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Why Apple needs to make a smaller iPhone

My tiny hands are sick of grasping at metal that’s too big.


Selena Larson


The world needs smaller smartphones. 

I have the iPhone 6, and it feels like a brick in my hand. It doesn’t fit comfortably in the pocket of my jeans, nor does it fit in the clutch I carry instead of a purse. When I go running, the iPhone 6 doesn’t sit comfortably in the palm of my hand the way my iPhone 5s did, and I drop it way more often. 

Apple unveiled its new crop of devices on Wednesday, including the iPad Pro, the new iPhone 6s, and iPhone 6s Plus. As the names suggest, the iDevices are big. Apple continues to follow the trend of making mobile devices that are more like tablets than smartphones, and tablets more like personal computers. Everything is getting bigger—the screen size, the resolutions, and all the tasks these mega-devices can handle. 

I knew it was a long shot, but I still hoped Apple would show off a device as small as the iPhone 5s. And I wasn’t the only one.

Once upon a time, Apple’s devices were smaller than Android, and appealed to a universal audience, while the market for Android phones was much bigger among men than women. As my colleague Taylor Hatmaker wrote back in 2012, Apple owed much of its success to women, who favored the smaller, sleeker devices over the boxy Androids on the market. 

Now, Apple’s newest phones are just as large as Android competitors. Anything less than a 5-inch screen is considered “small,” these days—but when you compare them to the 4-inch iPhone 5 family, new smartphones are gigantic. And it’s not just tiny hands that want smaller phones. Pants pockets just aren’t big enough for iPhones, especially if you’re wearing skinny jeans.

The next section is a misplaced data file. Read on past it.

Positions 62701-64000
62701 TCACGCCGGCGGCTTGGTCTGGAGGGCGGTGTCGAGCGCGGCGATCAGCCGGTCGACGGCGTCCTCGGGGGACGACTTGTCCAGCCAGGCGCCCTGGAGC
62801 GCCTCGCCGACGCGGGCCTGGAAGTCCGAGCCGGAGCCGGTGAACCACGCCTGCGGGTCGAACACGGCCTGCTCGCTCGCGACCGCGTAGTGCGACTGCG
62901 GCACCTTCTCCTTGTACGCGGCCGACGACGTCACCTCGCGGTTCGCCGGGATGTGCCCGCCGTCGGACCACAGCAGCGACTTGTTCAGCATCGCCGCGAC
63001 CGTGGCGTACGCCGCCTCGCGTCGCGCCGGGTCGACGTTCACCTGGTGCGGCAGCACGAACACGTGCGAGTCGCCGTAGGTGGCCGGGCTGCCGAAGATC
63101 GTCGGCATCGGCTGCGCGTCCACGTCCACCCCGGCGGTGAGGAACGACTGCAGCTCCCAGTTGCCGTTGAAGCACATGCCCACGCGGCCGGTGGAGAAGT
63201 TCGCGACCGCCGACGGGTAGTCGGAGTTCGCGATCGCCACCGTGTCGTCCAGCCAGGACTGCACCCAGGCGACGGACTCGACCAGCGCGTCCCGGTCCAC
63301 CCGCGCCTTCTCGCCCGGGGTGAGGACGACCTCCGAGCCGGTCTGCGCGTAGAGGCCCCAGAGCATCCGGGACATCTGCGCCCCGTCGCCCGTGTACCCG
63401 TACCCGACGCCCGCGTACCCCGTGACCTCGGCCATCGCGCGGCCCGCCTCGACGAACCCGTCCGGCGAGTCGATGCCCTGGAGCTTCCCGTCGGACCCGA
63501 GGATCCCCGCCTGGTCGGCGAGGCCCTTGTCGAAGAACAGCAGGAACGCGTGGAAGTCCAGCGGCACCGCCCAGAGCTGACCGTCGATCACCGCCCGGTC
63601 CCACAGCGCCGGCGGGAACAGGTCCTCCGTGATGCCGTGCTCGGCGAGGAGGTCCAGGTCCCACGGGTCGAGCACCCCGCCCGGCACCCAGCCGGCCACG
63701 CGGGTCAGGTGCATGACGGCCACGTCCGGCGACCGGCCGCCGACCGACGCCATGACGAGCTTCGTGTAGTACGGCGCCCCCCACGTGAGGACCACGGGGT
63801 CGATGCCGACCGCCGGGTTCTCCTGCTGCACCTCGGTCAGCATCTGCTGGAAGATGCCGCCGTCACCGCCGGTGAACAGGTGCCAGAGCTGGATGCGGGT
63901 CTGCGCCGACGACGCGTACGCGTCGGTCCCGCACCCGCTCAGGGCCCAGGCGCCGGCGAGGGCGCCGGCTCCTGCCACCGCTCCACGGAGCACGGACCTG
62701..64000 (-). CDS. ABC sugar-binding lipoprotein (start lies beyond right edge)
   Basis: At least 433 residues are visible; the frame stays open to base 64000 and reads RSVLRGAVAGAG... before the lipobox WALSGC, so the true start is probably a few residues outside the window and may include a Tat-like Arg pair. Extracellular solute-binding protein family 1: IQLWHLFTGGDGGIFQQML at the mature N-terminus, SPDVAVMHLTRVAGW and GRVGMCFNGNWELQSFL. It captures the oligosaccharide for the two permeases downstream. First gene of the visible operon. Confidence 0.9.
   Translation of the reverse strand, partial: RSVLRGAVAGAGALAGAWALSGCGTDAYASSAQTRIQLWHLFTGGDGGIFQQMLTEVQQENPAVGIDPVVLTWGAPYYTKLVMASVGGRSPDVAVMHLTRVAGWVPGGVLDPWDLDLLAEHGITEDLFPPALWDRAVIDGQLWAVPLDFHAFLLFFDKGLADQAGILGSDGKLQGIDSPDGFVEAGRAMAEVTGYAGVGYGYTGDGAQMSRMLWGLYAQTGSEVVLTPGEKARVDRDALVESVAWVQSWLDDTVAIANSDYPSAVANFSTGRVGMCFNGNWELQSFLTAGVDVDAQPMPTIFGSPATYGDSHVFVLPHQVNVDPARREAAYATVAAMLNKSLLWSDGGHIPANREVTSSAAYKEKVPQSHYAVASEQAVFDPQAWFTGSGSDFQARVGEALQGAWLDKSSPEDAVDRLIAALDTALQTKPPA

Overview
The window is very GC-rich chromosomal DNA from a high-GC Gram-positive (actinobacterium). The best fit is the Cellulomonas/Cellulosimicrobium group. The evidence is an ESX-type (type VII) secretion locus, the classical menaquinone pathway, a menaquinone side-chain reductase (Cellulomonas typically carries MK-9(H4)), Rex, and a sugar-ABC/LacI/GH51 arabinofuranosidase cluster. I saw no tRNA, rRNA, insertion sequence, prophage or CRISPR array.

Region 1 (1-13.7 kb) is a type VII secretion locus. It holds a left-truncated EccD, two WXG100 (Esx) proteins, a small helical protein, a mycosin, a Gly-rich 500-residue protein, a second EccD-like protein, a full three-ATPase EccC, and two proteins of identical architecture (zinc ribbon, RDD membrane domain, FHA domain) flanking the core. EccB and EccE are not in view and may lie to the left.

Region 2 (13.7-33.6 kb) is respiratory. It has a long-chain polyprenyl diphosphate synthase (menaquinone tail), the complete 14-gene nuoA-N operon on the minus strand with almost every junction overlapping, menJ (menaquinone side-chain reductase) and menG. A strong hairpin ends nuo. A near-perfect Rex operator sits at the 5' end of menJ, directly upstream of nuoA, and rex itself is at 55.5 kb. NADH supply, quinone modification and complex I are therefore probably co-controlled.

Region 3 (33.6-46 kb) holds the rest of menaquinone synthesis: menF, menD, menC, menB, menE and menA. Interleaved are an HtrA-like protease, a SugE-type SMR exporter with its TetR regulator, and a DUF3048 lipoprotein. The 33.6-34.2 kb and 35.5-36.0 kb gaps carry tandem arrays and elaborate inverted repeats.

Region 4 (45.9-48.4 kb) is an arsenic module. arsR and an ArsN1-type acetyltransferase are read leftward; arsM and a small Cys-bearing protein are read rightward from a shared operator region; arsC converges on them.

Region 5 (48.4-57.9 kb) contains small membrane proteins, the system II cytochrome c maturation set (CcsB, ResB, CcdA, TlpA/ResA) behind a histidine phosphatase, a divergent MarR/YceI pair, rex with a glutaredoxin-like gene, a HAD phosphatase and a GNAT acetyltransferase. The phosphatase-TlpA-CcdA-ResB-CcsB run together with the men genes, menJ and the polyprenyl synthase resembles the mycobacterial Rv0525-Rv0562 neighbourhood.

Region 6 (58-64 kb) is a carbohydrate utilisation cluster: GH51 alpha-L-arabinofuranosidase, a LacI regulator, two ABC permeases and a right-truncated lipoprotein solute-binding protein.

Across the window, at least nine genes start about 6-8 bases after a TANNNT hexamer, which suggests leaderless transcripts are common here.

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The iPhone 5s is still available, and with Wednesday’s update, those smaller devices are free. But they aren’t getting any of the sweet updates or features newer iPhones come with, including 3D Touch, upgraded photo features, and a new A9 processors for improved performance. 

So those of us who want a smaller device must decide: How much does size matter?

Is it worth going bigger to get more features, or are we willing to forego better graphics and photos and 3D-touching to ensure our phones fit comfortably in our pockets and hands and wallets? 

If Apple wants to be truly disruptive and provide something people can’t live without, the company should release smaller versions of these devices with the same features the big flagship phones are now getting. Because while every other tech company seems to be embracing bigger, that doesn’t mean it’s better. 

Illustration by Max Fleishman

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